The cement sheath is one of the most important well barrier elements in the well, both during production and after abandonment. However, normal production operations which involve temperature variations in the well, such as steam injection, stimulations and shut-down periods, may damage the integrity of the cement sheath. Temperature increase and decrease, i.e. thermal cycling, cause the casing to expand and contract, which creates debonding and cracking of the cement sheath and thereby loss of zonal isolation.

This paper presents novel results from an experimental study of cement sheath integrity during thermal cycling. The temperature was cycled repeatedly from 5 °C to 125 °C in a controlled manner from inside the casing, and Portland cement with silica additive was tested with both sandstone and shale as surrounding rock. Debonding and cracking of cement were quantified and visualized by X-ray computed tomography (CT), and it was found that cracking and debonding occurred for the sandstone sample, whereas the shale sample remained almost unaffected. There were some initial defects in the cement sheath in the sandstone sample, and these small and scattered defects grew together during thermal cycling into a continuous leak path; i.e. resulting in a loss of zonal isolation.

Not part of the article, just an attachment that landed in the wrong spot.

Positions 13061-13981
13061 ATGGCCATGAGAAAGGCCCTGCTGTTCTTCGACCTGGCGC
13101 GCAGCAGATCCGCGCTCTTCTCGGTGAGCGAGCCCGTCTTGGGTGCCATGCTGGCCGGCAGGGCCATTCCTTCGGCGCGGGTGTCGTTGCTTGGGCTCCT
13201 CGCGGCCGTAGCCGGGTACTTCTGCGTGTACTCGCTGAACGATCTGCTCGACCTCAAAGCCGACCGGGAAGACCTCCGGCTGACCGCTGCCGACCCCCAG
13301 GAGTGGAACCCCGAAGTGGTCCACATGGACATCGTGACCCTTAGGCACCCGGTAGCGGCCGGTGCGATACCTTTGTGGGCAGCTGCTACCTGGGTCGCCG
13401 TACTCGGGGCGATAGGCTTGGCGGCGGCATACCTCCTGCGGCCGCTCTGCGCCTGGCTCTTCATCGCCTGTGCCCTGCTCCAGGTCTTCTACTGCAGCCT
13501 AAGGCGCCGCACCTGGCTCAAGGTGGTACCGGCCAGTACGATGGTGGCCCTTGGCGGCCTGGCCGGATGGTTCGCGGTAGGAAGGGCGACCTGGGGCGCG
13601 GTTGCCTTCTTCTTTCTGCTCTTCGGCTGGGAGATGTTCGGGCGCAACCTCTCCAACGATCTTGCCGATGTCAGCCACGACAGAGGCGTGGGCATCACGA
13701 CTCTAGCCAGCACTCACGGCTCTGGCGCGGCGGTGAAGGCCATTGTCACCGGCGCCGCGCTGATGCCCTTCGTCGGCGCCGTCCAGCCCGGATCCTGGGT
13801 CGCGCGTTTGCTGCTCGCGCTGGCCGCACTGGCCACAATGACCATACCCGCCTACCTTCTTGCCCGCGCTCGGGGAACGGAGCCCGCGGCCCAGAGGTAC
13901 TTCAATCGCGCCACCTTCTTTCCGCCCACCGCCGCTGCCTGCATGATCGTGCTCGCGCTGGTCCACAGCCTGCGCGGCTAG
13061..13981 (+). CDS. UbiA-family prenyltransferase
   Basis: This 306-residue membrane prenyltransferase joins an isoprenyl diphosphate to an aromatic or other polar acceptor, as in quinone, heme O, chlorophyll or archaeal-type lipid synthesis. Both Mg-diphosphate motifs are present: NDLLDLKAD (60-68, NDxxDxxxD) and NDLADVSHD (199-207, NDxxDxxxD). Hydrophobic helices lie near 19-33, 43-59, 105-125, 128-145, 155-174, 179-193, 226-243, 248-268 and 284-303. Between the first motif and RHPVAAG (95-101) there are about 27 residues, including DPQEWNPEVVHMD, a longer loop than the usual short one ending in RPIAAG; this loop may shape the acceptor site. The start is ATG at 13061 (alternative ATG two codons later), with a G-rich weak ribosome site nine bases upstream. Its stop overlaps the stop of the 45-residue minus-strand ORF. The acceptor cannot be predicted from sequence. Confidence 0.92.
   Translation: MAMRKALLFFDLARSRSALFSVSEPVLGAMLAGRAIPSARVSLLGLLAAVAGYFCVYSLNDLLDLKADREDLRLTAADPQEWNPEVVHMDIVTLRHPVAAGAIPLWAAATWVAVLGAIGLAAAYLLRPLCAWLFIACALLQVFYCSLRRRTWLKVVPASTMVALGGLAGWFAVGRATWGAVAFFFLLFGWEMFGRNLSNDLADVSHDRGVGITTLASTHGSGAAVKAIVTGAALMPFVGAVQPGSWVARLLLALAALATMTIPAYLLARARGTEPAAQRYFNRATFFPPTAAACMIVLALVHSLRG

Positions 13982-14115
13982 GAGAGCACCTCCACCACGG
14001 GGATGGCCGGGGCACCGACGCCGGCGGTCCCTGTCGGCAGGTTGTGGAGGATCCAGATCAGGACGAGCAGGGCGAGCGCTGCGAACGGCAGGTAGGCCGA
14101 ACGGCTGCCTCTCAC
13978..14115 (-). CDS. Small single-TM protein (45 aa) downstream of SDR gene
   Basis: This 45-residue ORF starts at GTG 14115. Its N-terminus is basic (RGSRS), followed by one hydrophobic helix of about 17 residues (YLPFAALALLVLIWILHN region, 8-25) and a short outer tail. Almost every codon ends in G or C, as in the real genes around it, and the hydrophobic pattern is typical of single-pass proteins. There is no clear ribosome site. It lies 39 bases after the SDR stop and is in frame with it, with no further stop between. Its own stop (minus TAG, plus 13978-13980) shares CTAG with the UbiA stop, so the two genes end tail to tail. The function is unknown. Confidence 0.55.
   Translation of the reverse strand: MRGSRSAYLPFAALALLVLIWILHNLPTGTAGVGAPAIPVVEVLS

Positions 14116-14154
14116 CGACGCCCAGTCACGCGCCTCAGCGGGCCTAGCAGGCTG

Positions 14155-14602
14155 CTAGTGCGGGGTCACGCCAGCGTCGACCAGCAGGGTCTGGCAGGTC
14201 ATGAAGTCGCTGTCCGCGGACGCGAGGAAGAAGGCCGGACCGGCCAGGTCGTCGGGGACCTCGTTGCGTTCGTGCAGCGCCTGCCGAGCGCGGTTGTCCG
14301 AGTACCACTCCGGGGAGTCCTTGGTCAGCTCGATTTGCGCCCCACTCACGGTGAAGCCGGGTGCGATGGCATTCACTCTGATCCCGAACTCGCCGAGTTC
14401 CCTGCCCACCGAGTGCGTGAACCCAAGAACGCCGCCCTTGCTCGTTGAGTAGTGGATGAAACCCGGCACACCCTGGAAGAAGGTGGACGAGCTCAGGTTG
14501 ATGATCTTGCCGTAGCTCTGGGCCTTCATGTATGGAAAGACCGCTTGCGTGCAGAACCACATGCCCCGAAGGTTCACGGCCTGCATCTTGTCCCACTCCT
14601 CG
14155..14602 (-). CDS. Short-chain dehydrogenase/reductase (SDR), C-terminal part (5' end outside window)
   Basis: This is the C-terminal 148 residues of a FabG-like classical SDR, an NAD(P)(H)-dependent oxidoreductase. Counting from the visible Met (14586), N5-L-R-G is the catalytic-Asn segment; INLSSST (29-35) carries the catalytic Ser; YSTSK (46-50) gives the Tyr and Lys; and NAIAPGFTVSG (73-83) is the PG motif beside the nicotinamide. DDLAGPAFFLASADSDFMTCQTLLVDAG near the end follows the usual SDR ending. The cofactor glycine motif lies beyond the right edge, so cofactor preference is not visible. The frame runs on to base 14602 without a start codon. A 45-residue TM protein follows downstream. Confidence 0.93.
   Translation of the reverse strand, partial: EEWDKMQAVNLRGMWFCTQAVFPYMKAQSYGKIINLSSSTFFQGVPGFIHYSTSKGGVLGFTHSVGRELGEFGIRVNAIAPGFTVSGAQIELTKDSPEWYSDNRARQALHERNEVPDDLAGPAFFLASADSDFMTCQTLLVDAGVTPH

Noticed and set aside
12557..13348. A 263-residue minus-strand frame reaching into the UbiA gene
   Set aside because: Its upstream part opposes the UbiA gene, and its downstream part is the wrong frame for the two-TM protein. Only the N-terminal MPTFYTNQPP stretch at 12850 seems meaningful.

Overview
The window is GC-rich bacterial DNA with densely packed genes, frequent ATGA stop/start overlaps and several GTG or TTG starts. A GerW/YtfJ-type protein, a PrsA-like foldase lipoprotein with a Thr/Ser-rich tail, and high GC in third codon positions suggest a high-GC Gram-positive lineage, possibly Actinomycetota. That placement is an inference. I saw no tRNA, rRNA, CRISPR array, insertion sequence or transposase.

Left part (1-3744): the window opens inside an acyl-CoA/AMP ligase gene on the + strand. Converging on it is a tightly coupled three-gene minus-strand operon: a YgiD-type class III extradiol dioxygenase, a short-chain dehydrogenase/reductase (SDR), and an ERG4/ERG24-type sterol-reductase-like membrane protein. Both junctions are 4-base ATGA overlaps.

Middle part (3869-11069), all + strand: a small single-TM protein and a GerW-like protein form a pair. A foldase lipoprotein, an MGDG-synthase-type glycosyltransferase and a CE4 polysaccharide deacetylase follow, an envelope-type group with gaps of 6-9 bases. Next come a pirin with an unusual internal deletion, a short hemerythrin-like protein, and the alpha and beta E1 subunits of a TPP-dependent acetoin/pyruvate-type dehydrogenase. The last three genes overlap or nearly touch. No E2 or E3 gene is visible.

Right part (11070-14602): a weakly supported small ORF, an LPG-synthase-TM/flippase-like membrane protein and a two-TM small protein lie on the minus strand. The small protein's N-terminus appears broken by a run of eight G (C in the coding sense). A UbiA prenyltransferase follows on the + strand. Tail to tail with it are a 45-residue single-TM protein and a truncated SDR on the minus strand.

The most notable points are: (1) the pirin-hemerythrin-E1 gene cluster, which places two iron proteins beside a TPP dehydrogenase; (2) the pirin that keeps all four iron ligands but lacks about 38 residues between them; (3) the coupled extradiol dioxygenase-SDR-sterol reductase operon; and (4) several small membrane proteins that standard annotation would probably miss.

The digitalized 3D geometry of this leak path was imported into Computational Fluid Dynamics (CFD) software, thereby enabling a unique visualization of fluid flow through an actual leak path in degraded cement and an estimation of leak rates for different pressure differences. It is seen that microannuli are not homogeneous or uniform, and that fluid flow through microannuli and cracks is complex and not easily predictable.

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